Coconut is one of the top 5 major crops of Bicol so it is to be expected that coconut milk is a prominent ingredient in this region’s cuisine. Like adobo sa gata, laing is another classic example of the Bicolano’s affinity to chili peppers and their wide use of gata (coconut milk) in cooking.
Laing is a vegetable dish made with dried taro (gabi) leaves, coconut milk, shrimp paste and chili peppers. It can be prepared meatless, with shrimp, dried fish or in this case, succulent pork belly strips. As raw gabi leaves are high in calcium oxalate, they can cause an “itchy” sensation in the mouth when eaten under cooked. In the Philippines, the leaves are dried out under the sun and then shredded into pieces before cooking to prevent this irritation. According to old-school wisdom, it’s also best not to stir the gabi leaves during the first 15 to 20 minutes they are added into the pot. How about you? How do you cook laing?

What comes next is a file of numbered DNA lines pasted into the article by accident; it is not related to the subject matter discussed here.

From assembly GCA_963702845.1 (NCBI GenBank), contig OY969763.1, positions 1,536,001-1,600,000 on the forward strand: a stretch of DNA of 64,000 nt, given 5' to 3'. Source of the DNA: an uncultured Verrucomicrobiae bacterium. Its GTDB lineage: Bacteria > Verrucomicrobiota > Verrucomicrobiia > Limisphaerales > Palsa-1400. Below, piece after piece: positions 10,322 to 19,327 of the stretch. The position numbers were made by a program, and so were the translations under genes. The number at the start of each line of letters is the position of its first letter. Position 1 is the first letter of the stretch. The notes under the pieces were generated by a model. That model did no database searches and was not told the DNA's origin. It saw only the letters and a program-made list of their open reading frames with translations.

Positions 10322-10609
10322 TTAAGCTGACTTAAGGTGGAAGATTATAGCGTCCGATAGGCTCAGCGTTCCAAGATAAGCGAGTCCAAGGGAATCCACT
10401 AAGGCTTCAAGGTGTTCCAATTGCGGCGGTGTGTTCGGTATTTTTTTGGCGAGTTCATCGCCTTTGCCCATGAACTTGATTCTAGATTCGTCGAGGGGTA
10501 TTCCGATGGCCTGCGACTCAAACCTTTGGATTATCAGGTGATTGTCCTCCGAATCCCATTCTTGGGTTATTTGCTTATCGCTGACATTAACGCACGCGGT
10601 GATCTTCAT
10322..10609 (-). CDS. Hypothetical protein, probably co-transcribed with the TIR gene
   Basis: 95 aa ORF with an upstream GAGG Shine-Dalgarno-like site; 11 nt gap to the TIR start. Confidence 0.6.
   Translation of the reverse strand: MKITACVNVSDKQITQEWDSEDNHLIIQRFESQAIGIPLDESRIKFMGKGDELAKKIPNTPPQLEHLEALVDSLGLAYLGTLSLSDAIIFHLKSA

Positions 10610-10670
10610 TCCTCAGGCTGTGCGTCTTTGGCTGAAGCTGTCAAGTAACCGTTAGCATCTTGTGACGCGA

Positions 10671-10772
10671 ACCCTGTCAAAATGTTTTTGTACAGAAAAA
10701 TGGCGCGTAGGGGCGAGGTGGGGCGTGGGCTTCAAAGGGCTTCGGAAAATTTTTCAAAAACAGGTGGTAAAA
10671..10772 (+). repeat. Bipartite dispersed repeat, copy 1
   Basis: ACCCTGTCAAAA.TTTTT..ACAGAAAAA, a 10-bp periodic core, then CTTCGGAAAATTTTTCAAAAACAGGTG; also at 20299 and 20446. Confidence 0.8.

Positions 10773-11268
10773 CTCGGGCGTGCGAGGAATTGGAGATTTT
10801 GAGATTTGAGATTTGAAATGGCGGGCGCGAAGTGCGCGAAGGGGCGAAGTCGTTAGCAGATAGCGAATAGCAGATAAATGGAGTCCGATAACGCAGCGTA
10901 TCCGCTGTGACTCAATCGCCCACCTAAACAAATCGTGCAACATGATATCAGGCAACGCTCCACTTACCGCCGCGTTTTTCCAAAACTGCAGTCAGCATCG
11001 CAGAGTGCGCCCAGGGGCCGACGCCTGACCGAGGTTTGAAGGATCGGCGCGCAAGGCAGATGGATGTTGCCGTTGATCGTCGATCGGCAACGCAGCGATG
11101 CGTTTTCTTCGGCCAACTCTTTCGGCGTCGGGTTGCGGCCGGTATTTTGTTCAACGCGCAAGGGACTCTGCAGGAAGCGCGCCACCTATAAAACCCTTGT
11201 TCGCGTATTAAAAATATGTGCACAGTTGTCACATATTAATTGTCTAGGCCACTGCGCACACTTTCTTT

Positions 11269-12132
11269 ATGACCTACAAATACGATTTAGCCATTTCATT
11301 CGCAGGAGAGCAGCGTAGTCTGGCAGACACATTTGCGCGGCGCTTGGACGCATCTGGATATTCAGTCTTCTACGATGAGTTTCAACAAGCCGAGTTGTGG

- 1 tablespoon oil
- 1 onion, peeled and sliced thinly
- 3 cloves garlic, peeled and minced
- 1 thumb-size ginger, peeled and minced
- 1 pound pork belly, diced
- 1 tablespoon shrimp paste
- 4 cups coconut milk
- 4 cups dried gabi leaves
- 6 to 7 Thai chili peppers, chopped
- 1 cup coconut cream
- salt to taste
- In a pot over medium heat, heat oil. Add onions, garlic and ginger and cook, stirring occasionally, until limp and aromatic. Add pork and cook until lightly browned. Add shrimp paste and cook, stirring occasionally, for about 2 to 3 minutes.
- Add coconut milk and bring to a simmer. Add gabi leaves and with back of spoon, push down into the liquid until moistened. Add chili peppers. Lower heat, cover and cook for about 25 to 30 minutes or until leaves have softened. Add coconut cream and continue to cook for about 10 to 15 minutes or mixture is almost dry and begins to render fat. Season with salt to taste.